Global gene expression analysis using microarrays has been used to characterize the molecular profile of tumors. Gene expression variability at the mRNA level can be caused by a number of different events, including novel signaling, downstream activation of transcription enhancers or silencers, somatic mutation, and genetic amplification or deletion. Genomic amplifications are commonly observed in cancer and often include known oncogenes. The tyrosine kinase-type cell surface receptor, ERBB2, is an oncogene located on chromosome 17q21.1 that is amplified in 10–40% of breast tumors. We report for the first time that phenylethanolamine N-methyltransferase (PNMT), proteasome subunit, β type 3 (PSMB3), ribosomal protein L19 (RPL19), and nuclear receptor subfamily 1, group D, member 1 (NR1D1) are coexpressed with ERBB2 in 34 breast cancer biopsies and also mapped within the same chromosomal location as the ERBB2 gene. Consistent with previous reports, we also observed that the steroidogenic acute regulatory protein-related gene, MLN64, and growth factor receptor bound protein 7 were coexpressed with ERBB2. Coexpression and colocalization of PNMT and MLN64 with ERBB2 suggested that the amplification of ERBB2 includes the chromosomal region harboring these genes. This hypothesis was validated in a subset of 12 biopsies. Gene amplification of ERBB2, PNMT, and MLN64 significantly correlated with increased mRNA gene expression (P < 0.05). These results suggest that gene expression profiling of breast biopsies may become a valuable method for adequately characterizing and choosing treatment modality for patients with breast cancer.
Gene amplification is a common mechanism of oncogene activation in neoplastic cell transformation and tumor progression. The ERBB2 gene encodes a growth factor receptor with tyrosine kinase activity that is amplified in 10–40% of breast cancers resulting in overexpression of the ERBB2 gene (1, 2, 3, 4) . The ERBB2 gene has been localized to 17q21.1. 2 Nearby, amplifications of the genomic DNA at chromosomal bands 17q22-q24 have been described in breast cancer (5, 6, 7, 8) . A recent study has identified two regions telomeric to ERBB2 that are highly amplified, regions A and B, which are separated by 5 MB of unamplified DNA (8) . Region A has been shown to be coamplified with the ERBB2 locus in breast cancer cell lines (8) . The size of the ERBB2 amplicon has not previously been defined at the resolution now possible with the completion of the human genome project. Two recent reports studying the gene expression profiles of breast cancer suggest that the ERBB2 amplicon includes GRB7 3 and MLN64 (9 , 10) .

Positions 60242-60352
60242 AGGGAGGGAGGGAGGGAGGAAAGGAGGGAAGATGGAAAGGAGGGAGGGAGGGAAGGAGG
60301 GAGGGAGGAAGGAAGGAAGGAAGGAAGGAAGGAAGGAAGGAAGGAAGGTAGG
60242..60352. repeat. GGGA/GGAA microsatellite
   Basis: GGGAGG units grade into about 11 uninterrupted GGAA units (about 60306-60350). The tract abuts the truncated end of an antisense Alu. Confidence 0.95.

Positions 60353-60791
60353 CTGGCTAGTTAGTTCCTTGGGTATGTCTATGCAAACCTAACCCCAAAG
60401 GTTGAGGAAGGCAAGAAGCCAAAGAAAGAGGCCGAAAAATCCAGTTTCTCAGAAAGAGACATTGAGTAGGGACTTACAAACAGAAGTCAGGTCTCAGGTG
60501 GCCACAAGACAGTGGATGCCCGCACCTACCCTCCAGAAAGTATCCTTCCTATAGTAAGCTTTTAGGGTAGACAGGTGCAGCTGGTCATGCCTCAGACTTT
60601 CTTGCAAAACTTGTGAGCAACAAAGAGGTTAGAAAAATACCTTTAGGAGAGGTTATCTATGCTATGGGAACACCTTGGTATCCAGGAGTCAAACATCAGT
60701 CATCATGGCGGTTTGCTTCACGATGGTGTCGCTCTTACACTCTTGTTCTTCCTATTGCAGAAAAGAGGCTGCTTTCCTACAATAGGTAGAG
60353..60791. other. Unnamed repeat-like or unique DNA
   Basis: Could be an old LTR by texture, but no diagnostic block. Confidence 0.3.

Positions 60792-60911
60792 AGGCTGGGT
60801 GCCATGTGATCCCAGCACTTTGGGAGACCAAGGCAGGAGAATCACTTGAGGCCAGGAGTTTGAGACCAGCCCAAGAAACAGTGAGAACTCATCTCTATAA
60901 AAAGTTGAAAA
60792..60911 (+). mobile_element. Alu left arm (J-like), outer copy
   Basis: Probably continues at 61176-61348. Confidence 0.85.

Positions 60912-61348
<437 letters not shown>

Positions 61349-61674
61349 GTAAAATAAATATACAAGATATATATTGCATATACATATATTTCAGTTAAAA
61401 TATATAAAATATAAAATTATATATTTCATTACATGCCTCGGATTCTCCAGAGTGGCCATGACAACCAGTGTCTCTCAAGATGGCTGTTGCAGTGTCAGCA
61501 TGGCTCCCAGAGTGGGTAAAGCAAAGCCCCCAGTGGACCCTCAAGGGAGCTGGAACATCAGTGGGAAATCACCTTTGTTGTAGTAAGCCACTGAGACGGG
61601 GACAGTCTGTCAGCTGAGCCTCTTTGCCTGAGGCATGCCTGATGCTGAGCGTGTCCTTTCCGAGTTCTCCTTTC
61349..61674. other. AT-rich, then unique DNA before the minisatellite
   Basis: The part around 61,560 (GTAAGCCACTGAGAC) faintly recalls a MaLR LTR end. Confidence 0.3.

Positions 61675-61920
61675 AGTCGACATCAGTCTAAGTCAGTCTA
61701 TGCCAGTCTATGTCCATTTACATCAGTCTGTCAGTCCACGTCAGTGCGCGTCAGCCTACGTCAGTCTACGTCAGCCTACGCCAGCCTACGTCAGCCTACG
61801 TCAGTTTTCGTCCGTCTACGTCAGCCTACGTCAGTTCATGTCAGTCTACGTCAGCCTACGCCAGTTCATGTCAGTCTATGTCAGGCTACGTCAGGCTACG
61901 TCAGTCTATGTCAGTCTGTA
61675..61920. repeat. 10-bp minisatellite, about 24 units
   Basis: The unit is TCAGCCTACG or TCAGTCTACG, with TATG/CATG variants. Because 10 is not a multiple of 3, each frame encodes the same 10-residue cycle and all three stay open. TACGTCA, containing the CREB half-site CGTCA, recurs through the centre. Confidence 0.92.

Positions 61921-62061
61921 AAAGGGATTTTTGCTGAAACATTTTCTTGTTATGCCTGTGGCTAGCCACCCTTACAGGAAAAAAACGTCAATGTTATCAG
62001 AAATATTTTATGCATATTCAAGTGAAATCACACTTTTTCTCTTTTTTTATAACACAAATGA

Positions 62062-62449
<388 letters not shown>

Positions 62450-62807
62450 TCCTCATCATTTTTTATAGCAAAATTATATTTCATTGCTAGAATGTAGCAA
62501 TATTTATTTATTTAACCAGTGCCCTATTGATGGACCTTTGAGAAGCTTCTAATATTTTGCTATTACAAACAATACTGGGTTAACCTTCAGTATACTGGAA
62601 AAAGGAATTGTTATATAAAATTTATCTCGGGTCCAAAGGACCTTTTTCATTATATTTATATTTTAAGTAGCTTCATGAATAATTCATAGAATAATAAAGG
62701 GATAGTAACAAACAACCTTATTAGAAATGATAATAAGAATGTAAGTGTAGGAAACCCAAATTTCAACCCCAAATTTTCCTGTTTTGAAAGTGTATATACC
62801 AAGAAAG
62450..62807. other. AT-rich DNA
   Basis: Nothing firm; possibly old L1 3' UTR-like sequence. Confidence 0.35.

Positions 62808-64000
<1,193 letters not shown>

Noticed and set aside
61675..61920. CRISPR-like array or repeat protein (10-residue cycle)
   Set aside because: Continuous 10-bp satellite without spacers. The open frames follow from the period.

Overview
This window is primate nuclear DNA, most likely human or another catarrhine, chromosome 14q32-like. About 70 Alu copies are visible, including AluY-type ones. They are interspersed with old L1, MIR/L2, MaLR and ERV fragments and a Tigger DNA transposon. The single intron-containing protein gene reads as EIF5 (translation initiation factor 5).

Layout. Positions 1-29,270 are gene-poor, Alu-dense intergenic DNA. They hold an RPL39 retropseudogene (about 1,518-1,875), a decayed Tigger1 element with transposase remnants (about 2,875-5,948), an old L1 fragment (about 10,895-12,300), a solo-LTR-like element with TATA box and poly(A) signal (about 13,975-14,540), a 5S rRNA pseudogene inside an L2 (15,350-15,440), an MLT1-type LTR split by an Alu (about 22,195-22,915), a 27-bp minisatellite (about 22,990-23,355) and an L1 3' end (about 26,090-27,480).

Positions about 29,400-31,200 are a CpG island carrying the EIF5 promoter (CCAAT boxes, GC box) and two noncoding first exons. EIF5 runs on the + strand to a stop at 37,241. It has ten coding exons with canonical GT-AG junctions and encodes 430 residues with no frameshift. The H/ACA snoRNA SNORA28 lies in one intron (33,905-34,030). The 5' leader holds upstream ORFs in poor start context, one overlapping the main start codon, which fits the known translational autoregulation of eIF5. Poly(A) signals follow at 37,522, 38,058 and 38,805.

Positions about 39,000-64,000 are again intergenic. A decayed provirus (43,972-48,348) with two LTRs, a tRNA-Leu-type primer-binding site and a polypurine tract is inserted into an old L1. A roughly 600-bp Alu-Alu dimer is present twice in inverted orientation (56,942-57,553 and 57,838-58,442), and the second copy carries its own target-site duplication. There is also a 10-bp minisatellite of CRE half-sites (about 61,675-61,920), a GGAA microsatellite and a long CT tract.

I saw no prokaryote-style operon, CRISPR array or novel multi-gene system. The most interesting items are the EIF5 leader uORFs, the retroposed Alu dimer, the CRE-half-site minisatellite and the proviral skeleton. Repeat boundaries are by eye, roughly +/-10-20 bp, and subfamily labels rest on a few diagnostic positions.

The use of oligonucleotide microarrays allows for the rapid monitoring of gene expression in tumors. Gene expression evaluation of human breast cancers by DNA microarray technology is beginning to show promise in molecular phenotyping (9, 10, 11, 12) . We profiled 34 breast tumors, 19 of which were ER+, 14 that were ER−, and 1 of unknown status. Examination of the mRNA expression data revealed that ERBB2 was frequently overexpressed in these cancers and predominantly in the ER− tumors. We applied a City Block algorithm on a logarithmic scale to identify genes with expression patterns similar to ERBB2 in this set of tumors. Interestingly, three of the genes coexpressed with ERBB2 map centromeric to the ERBB2 locus on chromosome 17q21.1. The colocalization and coexpression of these genes with ERBB2 suggested a region of genomic amplification in breast cancer that extends beyond ERBB2. To investigate this hypothesis, we performed correlation studies between gene copy number and mRNA expression in 12 of 34 tumors for which we had genomic DNA. These studies confirmed that breast tumors with the highest expression of ERBB2, MLN64, and PNMT also had increased gene copy number at the chromosomal level for each of these three genes. In addition, we investigated whether the gene expression patterns of ERBB2, MLN64, and PNMT in breast tumors were predictive of phenotypic parameters. The strategy of combining gene expression microarray data with phenotypic parameters should be useful in classifying tumor types.
MATERIALS AND METHODS
Sample Preparation and Microarray Analysis.
Thirty-four breast tumor specimens were collected from fresh surgical resections from multiple hospitals in Sweden and stored at −70°C until processed for additional analysis for steroid hormone receptor measurement and flow cytometry. The remaining tissue was used for microarray studies. Patients were informed of their receptor, DNA, and S-phase values but not about results from the gene expression profiling analysis according to advice from the chairman of the local ethics committee. ER and PGR levels were determined in cytosol from freshly frozen tumor. S phase and ploidity was analyzed in isolated nuclei from individual breast cancers as described previously (13) . Fourteen of the biopsies were ER−, 19 were ER+, and for 1 sample, ER status was unavailable. The tumors were roughly matched for ploidity and S phase (Table 1) ⇓ . Ploidity and S phase were determined using standard flow cytometric methods at the individual hospitals.